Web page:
To go back to the male line of the Wetherbee family, Mary How and John Wetherbee had seven sons and one daughter born to them before the mother died in 1671. Among the sons was a lad named after his father or his maternal grandfather, John How, both of whom were on hand with their flintlock muskets loaded for "Injuns" in William Perley's garrison-house at Marlboro that night in October, 1675, as the story of the attack is told in the New England Genealogical Register [8:240]. Twenty-three years after this encounter young John Wetherbee, who was not yet one year old when it took place, married at Concord Catherine [Katharine is the spelling in the family history] Whitcomb, three years younger than himself.
She was a granddaughter of the immigrant John Whitcomb, first glimpse of whose presence in the New England wilderness is as a resident of Dorchester, Mass., as early as 1633. He never has been fully identified among the English emigr?s who abandoned English homes and kin and friends rather than be regimented by law as to their religious opinions and practices during the years of the Puritan exodus. But the careful and cautious Charlotte Whitcomb says in her biographical genealogy of the family that it is believed he was the son of that John Whitcomb who in or about 1620 married in London Anne Harper. She was a daughter of John Harper, one of the members of the great East India Company which for centuries has remained the dominant power in India. The recurrence of such given names as John, Jonathan, Thomas and others in this family and also in its putative branch in America constitutes the chief circumstantial evidence that they were one and the same. The occupation of the immigrant seems to have been that of a well-to-do farmer, and his son Jonathan, who was the father of Catherine Whitcomb, followed in the footsteps of the parent.
"Military Annals of Lancaster" bears witness that both the Wetherbees and the Whitcombs were defenders of the colonists from the time of King Philip's Indian War to the Revolution a century later. In Capt. Ephraim Wilder's company, which marched for the Narragansett country in 1748, were a Lieut. John Whitcomb; a Quartermaster Hezekiah Whitcomb with an Eleazer and an Israel in the ranks. Hezekiah Whitcomb was a scout under a Sergeant Houton of a Colonel Willard's command. A lieutenant of the same name died in camp if not in action or its after-effects; likewise a John Whitcomb and a Lieutenant Hezekiah Whitcomb succumbed in 1755 on the expedition aimed at the conquest of Canada, and on this occasion Col. John Whitcomb succeeded Colonel Willard, who died at Lake George, October 26, 1755. Henry W. De Puy's "Ethan Allen and the Green Mountain Boys" tells of an expedition of 1780 aimed in the other direction. Its principal object was to capture a Lieutenant Whitcomb who had, so the Canadians asserted, mortally wounded a British General Gordon during Montgomery's disastrous campaign several years before. The 210 Canadians, nearly all of whom were Indians, failed to get their man. Wetherbees, Wheelers, Whitneys, Jewetts, Pierces and other allied names appear in the muster rolls of the period in about equal numbers.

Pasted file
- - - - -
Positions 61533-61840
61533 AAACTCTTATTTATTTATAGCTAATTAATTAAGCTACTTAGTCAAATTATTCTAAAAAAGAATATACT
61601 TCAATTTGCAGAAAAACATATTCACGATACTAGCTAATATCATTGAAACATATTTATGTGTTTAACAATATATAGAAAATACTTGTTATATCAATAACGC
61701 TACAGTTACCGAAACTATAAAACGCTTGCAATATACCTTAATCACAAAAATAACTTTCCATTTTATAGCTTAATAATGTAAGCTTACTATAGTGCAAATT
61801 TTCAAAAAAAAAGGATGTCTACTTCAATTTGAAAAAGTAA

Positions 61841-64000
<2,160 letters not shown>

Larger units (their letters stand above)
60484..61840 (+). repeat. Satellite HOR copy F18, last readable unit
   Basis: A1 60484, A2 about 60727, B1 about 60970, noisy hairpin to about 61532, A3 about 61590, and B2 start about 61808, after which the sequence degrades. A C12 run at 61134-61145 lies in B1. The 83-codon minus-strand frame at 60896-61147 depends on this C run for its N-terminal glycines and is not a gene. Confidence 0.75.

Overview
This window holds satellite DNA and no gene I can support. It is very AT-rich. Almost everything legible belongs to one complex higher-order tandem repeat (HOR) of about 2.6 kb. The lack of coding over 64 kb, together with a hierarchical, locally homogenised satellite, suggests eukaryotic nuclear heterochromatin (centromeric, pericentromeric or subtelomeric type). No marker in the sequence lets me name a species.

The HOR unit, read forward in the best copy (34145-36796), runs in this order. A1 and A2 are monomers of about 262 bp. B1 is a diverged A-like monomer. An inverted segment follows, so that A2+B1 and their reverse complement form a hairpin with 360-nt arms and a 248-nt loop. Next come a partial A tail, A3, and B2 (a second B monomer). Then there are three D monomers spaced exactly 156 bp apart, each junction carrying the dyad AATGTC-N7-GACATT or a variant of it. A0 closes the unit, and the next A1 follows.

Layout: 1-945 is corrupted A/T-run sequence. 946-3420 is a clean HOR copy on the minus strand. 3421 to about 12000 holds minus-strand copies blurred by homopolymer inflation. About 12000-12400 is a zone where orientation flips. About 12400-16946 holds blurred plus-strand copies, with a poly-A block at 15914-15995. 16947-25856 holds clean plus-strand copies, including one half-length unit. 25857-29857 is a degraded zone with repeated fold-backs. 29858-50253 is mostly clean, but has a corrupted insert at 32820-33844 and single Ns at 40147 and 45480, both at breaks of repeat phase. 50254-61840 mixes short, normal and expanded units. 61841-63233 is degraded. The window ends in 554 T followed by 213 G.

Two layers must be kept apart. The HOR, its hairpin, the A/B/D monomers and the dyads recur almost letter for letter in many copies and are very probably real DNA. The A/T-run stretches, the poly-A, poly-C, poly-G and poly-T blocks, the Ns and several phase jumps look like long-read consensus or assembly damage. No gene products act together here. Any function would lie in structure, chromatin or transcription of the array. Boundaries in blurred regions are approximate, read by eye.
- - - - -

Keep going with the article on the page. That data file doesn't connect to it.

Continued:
Hezekiah Wetherbee, one of the sons of John Wetherbee and Catherine Whitcomb, was born about 1706, according to his father's will, filed for probate in June, 1720, and wherein the son's age is mentioned as "about fourteen." John called himself "yeoman, of Stow," which is not in accord with some of the local histories. As no family genealogy has been published discrepancies may be expected in the scattered bits of information concerning its members, but the copy of a will is contemporary evidence hard to overthrow. If this one is the right John Wetherbee--he spelled the surname "Witherby," which at that period was not uncommon, and he names his wife as "Katherine," which is the accepted spelling in the Whitcomb genealogy--then in all probability the statements in the will are accurate. They were copied at East Cambridge by Clarence A. Torrey, of Dorchester, whose acquaintance with the early settlers of Massachusetts is perhaps more extensive than with its present-day population.
As Stow is only a few miles north of Marlboro, and since Wetherbee was a farmer, doubtless living between the two settlements, it may well be that he could consistently claim one address while others called it another. Huldah Martyn lived at Marlboro, and they were married there on April 23, 1728, when she was seventeen and he was twenty-two. Stearns' "History of Rindge," which is authority on New Hampshire families, calls Hezekiah a Captain of Cavalry and says the couple lived a short time in Marlboro and in 1729 removed to Lunenburg, where he died previous to 1759. This date was fixed because in that year "Abel Platts, of Rowley, was published to Phoebe Wetherbee, daughter of Widow Wetherbee from over beyond Mulphus" [Creek]. Here it is interesting to note, though it may be a little out of the usual order, that the Phoebe Wetherbee mentioned was a daughter of Hezekiah Wetherbee and Huldah Martyn, and a sister to their son Benjamin Wetherbee. As Phoebe Wetherbee became the maternal great-grandmother of the Parker sisters, and Benjamin Wetherbee's daughter, Rachel Wetherbee, became the mother of their father, Francis Parker, it might be said that theoretically they inherited almost as much of the character of the Wetherbee line as of the Parkers.